Updated: Dec 15, 2020
By Georgia Meyer, Community Fellow
While the Community Action Year provides ample opportunity to lean into your respective placements, it is imperative to find a good work-life balance. Here are some fun tips and tricks to ensure you will thrive during your year of action—even if faced with a global pandemic.
No. 1. Learn an instrument (or pick up an old one!)
Although your marching band days are over, music is a lifelong hobby. I myself have been trying my hand at the banjo and learning old-time fiddle tunes. Note: it is important to get a mute if you find yourself living in close proximity with others.
No. 2. Get a puppy
Stuck working remotely for weeks on end? Fear not! A puppy will provide a wealth of responsibility and entertainment. It also gives you an even greater incentive to explore the numerous hiking trails nearby! Some area favorites include White Rock Falls, Ramsey’s Draft, and Elliot’s Knob.
No. 3. Live and work with the same people
Living and working with your fellow Fellows provides you with a built-in pandemic bubble. As always, open communication and a shared sense of responsibility are key to domestic bliss. (Disregard No. 2 if this is a priority).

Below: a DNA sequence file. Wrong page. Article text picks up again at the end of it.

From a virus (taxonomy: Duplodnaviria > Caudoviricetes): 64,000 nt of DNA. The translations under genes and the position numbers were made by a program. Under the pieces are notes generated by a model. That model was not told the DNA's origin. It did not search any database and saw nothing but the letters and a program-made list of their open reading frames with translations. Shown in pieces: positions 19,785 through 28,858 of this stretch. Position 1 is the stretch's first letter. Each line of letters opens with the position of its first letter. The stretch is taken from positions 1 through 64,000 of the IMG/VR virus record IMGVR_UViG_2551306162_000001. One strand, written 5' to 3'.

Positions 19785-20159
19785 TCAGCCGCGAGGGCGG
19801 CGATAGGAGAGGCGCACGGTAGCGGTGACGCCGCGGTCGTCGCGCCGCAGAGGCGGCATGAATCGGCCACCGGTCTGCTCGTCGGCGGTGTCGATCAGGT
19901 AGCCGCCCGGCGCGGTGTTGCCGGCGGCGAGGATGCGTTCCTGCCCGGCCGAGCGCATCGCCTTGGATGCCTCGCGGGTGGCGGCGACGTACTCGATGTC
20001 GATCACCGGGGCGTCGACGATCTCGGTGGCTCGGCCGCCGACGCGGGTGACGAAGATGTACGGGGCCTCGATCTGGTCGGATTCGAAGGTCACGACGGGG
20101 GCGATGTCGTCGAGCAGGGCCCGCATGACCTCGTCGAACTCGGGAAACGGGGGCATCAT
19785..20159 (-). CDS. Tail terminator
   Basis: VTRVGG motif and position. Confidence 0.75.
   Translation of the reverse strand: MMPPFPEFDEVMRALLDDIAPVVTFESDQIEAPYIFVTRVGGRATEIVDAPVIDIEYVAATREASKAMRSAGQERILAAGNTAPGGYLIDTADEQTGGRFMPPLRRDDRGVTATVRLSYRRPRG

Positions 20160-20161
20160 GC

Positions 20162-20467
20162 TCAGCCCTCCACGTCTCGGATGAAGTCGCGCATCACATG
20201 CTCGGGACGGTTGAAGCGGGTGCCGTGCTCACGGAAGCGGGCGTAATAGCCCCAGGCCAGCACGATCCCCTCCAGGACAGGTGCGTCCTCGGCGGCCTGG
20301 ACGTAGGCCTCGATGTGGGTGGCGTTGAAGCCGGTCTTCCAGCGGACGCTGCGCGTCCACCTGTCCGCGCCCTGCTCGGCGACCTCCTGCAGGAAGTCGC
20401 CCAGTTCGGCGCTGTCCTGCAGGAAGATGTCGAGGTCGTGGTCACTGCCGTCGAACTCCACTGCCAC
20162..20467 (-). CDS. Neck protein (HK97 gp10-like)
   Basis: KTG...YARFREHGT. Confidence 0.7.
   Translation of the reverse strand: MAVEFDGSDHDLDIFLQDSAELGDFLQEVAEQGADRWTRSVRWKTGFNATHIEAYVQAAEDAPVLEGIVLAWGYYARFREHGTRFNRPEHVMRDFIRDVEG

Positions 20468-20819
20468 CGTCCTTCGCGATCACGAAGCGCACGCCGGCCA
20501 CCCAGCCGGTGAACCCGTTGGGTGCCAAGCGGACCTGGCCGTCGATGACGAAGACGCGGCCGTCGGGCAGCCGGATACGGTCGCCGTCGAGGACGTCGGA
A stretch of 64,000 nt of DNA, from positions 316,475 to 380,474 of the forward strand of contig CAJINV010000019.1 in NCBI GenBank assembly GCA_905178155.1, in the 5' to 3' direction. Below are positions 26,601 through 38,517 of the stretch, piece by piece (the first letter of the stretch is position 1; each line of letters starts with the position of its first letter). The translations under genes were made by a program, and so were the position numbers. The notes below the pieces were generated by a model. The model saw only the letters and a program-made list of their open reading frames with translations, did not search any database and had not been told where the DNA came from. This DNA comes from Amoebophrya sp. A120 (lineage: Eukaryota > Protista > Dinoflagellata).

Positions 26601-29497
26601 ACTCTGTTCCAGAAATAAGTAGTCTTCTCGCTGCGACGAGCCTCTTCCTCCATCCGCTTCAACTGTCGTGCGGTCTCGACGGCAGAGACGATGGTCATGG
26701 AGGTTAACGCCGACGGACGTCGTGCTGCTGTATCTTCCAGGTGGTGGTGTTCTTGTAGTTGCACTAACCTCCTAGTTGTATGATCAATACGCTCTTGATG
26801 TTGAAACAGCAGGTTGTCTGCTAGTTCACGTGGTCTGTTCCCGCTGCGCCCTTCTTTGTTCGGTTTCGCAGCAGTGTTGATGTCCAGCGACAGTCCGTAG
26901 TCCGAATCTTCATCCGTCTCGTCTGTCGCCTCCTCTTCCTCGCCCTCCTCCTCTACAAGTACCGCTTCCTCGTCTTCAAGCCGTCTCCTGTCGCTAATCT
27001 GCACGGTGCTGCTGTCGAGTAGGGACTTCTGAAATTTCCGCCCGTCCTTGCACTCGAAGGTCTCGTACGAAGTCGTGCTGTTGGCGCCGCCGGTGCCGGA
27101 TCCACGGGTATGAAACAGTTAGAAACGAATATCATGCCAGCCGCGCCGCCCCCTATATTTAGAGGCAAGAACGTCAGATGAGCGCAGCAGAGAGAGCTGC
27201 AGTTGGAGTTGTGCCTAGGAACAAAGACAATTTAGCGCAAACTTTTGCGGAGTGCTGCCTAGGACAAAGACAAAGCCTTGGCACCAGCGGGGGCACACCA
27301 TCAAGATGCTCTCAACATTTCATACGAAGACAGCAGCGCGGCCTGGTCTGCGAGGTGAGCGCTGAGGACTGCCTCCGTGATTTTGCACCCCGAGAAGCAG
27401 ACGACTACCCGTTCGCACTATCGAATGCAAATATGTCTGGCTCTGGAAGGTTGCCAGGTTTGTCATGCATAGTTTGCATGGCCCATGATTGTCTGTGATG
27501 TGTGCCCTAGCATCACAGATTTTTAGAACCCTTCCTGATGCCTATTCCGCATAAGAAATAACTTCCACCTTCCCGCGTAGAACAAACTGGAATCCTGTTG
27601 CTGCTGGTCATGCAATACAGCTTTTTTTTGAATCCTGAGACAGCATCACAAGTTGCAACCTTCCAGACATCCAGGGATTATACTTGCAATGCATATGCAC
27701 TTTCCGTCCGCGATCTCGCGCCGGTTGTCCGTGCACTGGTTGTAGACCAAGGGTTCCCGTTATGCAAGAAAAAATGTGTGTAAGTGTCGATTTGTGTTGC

No 4. Safely spend time with those not in your pandemic bubble
Between working and living together, odds are you will get pretty close with your roommates. Spending time with others ensures that you’ll have stuff to talk about other than work when you get home, and –more importantly- gives you the community that you’ll need if you end up staying in the area after the Fellowship.
No. 5. Socially-distanced volunteering
Last but not least, giving back to your community during times of stress is an excellent way to spend your spare time. I recommend Central Food Pantry or Staunton’s Local Food Drive-Thru.
-Make gallons of fire cider and bone broth
-Befriend Kayla MacLachlan at Newtown Baking
-Really get into home decorating
-Take a Covid-safe pottery class at Make Waynesboro Clay Studios
-Take care of your ferments as if they were your own children
-Experiment with natural dyes